Your advice is rarely needed and usually not heeded.

 Instead, give your time and attention, your compassionate listening ear, and ask what you can do to help.

 That is the most loving and healing response to anyone in benzo withdrawal.

 It is the most loving response to anyone, at any time, in any situation.
Your thoughtfulness will be appreciated more than you know.
 It will help the healing process, and for that, all of us who have been touched by benzo withdrawal thank you, wholeheartedly.
« Last Edit: January 21, 2020, 09:41:21 pm by [Buddie] »
Suggestions, opinions and/or advice provided by the author of this post should not be regarded as medical advice; nor should it substitute for professional medical care. Consult your doctor before making any changes to your medication. Please read our Community Policy Documents board for further information.

[Buddie]

Re: What we say here, and how we say it, matters
« Reply #81 on: January 21, 2020, 09:25:33 pm »
Thank, skyblue

this is great stuff. 

Yeah- is chanting 'think positive' prescriptive posting?  It sure feels like it sometimes...
Suggestions, opinions and/or advice provided by the author of this post should not be regarded as medical advice; nor should it substitute for professional medical care. Consult your doctor before making any changes to your medication. Please read our Community Policy Documents board for further information.

[Buddie]

Re: What we say here, and how we say it, matters
« Reply #82 on: January 21, 2020, 09:40:04 pm »
Thank, skyblue

this is great stuff. 

Yeah- is chanting 'think positive' prescriptive posting?  It sure feels like it sometimes...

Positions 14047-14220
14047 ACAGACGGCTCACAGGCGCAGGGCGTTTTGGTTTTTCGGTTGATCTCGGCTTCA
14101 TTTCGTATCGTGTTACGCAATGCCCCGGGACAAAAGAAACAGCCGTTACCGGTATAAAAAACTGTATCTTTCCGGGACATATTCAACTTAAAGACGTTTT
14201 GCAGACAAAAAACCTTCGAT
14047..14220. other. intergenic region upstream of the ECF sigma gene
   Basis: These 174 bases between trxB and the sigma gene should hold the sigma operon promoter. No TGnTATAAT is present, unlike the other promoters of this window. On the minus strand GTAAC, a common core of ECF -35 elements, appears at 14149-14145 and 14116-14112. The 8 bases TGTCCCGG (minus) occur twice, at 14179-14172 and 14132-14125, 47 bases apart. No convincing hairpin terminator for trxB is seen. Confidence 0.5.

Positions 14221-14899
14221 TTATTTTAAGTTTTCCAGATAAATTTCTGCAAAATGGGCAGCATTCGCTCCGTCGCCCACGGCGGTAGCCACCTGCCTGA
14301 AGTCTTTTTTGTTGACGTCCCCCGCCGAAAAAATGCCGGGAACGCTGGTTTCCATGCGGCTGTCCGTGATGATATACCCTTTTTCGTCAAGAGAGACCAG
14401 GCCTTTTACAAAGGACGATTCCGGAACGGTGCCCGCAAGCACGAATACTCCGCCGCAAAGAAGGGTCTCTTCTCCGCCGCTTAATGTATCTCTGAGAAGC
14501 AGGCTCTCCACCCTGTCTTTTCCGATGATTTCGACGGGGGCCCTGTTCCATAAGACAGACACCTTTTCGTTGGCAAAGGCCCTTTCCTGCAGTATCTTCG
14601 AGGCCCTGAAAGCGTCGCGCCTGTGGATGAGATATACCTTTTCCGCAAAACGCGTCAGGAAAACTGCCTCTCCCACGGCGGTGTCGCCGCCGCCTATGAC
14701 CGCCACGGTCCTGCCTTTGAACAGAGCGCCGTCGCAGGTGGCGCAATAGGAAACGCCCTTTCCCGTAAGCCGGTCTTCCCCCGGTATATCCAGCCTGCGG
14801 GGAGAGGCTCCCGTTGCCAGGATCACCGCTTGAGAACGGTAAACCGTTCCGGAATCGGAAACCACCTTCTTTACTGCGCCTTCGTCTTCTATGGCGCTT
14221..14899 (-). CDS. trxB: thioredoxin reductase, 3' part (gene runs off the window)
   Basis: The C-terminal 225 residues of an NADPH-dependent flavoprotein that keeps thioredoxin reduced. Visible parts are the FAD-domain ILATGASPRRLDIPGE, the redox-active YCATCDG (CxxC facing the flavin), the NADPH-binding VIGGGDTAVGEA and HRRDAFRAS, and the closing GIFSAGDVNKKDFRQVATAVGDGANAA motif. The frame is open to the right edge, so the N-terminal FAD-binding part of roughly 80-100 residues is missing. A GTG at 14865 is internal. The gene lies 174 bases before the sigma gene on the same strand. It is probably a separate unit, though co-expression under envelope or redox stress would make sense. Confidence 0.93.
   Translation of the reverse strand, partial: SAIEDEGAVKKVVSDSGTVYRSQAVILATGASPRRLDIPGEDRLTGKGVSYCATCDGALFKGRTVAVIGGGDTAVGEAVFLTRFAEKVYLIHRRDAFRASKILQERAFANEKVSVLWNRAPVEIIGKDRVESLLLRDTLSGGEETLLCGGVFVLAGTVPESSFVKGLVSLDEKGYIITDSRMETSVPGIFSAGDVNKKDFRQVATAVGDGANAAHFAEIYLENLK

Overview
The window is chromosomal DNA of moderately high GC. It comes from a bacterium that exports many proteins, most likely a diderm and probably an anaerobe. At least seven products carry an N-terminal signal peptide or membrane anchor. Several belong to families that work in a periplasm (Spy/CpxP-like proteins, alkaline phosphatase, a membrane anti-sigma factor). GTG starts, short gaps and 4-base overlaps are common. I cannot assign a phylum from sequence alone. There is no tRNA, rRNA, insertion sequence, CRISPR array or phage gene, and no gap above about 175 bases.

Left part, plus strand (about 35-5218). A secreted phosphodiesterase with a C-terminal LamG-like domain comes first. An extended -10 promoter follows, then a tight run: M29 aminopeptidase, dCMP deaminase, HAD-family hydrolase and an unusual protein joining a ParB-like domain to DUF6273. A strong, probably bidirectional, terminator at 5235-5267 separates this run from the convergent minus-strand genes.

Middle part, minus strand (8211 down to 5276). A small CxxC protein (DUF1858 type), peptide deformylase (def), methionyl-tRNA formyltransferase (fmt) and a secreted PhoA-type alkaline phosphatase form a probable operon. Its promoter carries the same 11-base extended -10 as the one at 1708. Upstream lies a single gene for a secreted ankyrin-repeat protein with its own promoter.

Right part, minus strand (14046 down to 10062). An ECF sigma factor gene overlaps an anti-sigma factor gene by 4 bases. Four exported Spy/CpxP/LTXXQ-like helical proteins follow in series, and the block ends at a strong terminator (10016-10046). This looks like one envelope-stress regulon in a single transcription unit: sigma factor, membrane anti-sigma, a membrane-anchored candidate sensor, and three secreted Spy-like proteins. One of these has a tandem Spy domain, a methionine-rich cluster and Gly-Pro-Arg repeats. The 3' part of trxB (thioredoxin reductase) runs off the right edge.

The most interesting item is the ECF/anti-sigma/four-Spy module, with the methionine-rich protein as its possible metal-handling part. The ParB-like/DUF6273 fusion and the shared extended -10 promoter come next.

I know  :thumbsup:  maybe  they mean well,  Im no  so sure
no matter what.......  it can be very triggering for many
and I dont think they are assessing that  as a possability  even.

I actually have had to block many posters postings like that,
 on my profile shaking my head at this advice re this simple solution.

( one can choose to read an option  there
on their post,  if one is well enough to handle  reading them
however it is then a choice.
 Mostly I just skip them depending on the thread. ) 
 
 and just read those that may be helpful for myself.

We all have to find our own way out of this
 and choose if that help applies to us wisely.
 :smitten:
« Last Edit: January 22, 2020, 12:51:40 am by [Buddie] »
Suggestions, opinions and/or advice provided by the author of this post should not be regarded as medical advice; nor should it substitute for professional medical care. Consult your doctor before making any changes to your medication. Please read our Community Policy Documents board for further information.

[Buddie]

Re: What we say here, and how we say it, matters
« Reply #83 on: January 21, 2020, 11:59:55 pm »
Gotta live it to know it.. :(

From my perspective of fatigue dominant, -not so much anxiety based SX, I often shake my head at the constant assumptions applied to others.. I guess well meaning is perspective based...??

As just mentioned above, Its much better the responsibility lays with what we choose to read or take in for ourselves, than put restrictions on what others might express as their reality or perception of such...
And pls dont start off a “supportive” post with -“I had the worst WD ever known to mankind, but I survived”...  -its assumptuous at the least...

My best hope for today is a bucket full of “abracadabra” as I somehow make it to my Drs appointment, as all the “positive” in the world aint going to change how I woke and feel..
-All best wishes welcome.. Just dont tell me im thinking about it all wrong, or whateva the “flavour” might be this week..

Today my hope lays in “tomorrow”...

My best to All...
Suggestions, opinions and/or advice provided by the author of this post should not be regarded as medical advice; nor should it substitute for professional medical care. Consult your doctor before making any changes to your medication. Please read our Community Policy Documents board for further information.

[Buddie]

Re: What we say here, and how we say it, matters
« Reply #84 on: January 22, 2020, 08:26:17 am »
Hello Everyone,

I haven't been adding to the forum lately; I've been engaged elsewhere in an effort to overthrow the entire Western Psychiatric Establishment. Results so far have been mixed.

For some reason I felt the call; I think [...] must have sent out some kind of subtle signal that I picked up on.